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Ricky Martin is not alone, but a new generation of vocal artists has more courage.
As an out gay writer, I find that one of the most rewarding developments of the last decade has been the emergence of proud and out artists around the world and the amazing indie art scene they have created. No longer do greedy or timid publishers stymie individual artistic talent. Authors always had it easier, because we are ultimately recluses who do not seek the limelight. Having your book rubbished by a conservative reviewer is easier to stomach than attacks on a person, unless of course your name is Rushdie.
To me, the most intriguing group of artists to come out are pop singers. Songs never have to be explicitly gay: they can always hide behind an adored ‘you’. Why then bother with all the politics and risk alienating your bigoted (still the majority, unfortunately) fans?
I am not talking about the old guard here. Elton John, George Michael, and the boyband members Mark Feehily and Lance Bass came out after they had raked in the millions. That doesn’t count! In fact, I dislike people who ten years after they made it big suddenly decide they are rich enough to come out and reveal their sexuality—most likely in a publicity stunt intended to kick-start their fading careers. But fine, I won’t argue. It’s a personal journey, and you are ready when you are ready, I guess.
Ricky Martin may have lost half his market value when coming out, but he is an inspiration to countless of singers around the world. Out gay singers are far more popular than you would imagine. Here are a few you may not have heard of, and some who are definitely worth listening to.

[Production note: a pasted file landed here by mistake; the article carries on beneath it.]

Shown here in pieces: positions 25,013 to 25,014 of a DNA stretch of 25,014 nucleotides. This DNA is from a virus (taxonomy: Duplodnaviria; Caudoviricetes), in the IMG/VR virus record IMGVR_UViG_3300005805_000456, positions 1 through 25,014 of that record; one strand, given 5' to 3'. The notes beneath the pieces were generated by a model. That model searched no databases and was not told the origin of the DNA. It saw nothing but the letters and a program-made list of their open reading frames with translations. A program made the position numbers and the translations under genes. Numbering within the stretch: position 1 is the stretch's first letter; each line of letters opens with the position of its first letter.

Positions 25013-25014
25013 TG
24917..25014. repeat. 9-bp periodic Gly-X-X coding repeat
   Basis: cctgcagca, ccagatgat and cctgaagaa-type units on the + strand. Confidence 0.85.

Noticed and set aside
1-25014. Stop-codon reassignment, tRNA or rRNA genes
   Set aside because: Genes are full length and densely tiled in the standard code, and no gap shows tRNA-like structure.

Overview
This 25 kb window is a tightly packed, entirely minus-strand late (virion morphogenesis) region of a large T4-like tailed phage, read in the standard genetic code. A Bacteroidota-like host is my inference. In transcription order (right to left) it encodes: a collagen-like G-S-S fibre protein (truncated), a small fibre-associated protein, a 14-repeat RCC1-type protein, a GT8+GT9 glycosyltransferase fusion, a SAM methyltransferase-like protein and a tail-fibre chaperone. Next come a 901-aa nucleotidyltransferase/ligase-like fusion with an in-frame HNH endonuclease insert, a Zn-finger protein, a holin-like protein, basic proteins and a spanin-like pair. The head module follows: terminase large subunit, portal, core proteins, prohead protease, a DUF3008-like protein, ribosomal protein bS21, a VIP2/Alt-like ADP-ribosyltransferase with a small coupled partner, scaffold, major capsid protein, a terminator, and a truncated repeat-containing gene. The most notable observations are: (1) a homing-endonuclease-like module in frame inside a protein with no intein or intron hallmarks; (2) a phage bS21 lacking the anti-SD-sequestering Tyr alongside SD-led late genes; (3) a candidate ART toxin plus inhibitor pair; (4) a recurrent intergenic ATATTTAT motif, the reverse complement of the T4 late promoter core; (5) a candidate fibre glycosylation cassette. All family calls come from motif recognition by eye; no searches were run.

First, an honorary mention. Adam Lambert apparently was the first openly gay singer who became famous through the excruciatingly tacky selection process of American Idol. And he is still going strong. More in my line is Frank Ocean. He came out as bisexual before he released his first album. That’s the way to go. The adorable Mika at first called himself bisexual before coming out as gay. Well, most of us have been there.
Equally, if you like your men hairy and their voices dark, check out Barbzul. The music is, well … I’ll stick to my Schubert for now, but it’s nice to see the bear community handling a microphone well.
But enough about chest hair. There are up-and-coming twink singers too. Being gay seems to be the latest Jewish fashion craze. Alex Shane Krilov might not be your cup of tea, but seriously, who can say no to Harel Skaat? His Hebrew rendition of ‘Ne me quitte pas’ is marvelous. He puts me in mind of a young Charles Aznavour. Israel has also given us the laryngeally talented Yehonathan, no less appealing in voice and timbre, but with a little more facial and I assume chest hair. His songs are lyrical and very inspiring.
Not all are turning their 15 minutes of fame into a lasting career however. Remember Johnny McGovern’s ‘Dickmatized’? or Cazwell’s ‘Ice cream truck’? There is a fascinating male-erotic iconography here, but not much on the musical front. I discovered that there are porn stars who were singers before they whipped out their equipment in front of the camera too, such as German twink Carsten Andersson who thought he could make it as a pop star even after all that lustful groaning.
Some are more subdued in their sexuality, but no less attractive. And they are keenly aware of the role the male body plays in the promotion of their art. Both the artist and the art become a commodity. Is being gay and gorgeous a career builder? Food for thought.
But back to the music. Finally, if you haven’t seen him yet, Steve Grand isn’t just a gifted country singer, he’s also cute as pie in this touching video:
I have inevitably left out quite a few gay singers (and all the lesbians I am afraid) and I sincerely hope that there are many more out there you can point out to me. There is something very rewarding in supporting people outside the deafeningly boring mainstream.
Anybody can be a little monster and scream “I was born this way” but what ultimately makes the world a better place are not the sound effects and flashy costumes, or millions of dollars lining the pockets of studio executives, but our support for young and struggling talent, for individuals who go their own way and sing with pride and honesty about their dreams and motivations. I am not urging you to only support out gay singers. But try listening to creative people who are not handed to you on the platter of deadbeat commercialism. And now I’m going back to cuddling Harel Skaat … only aurally, of course.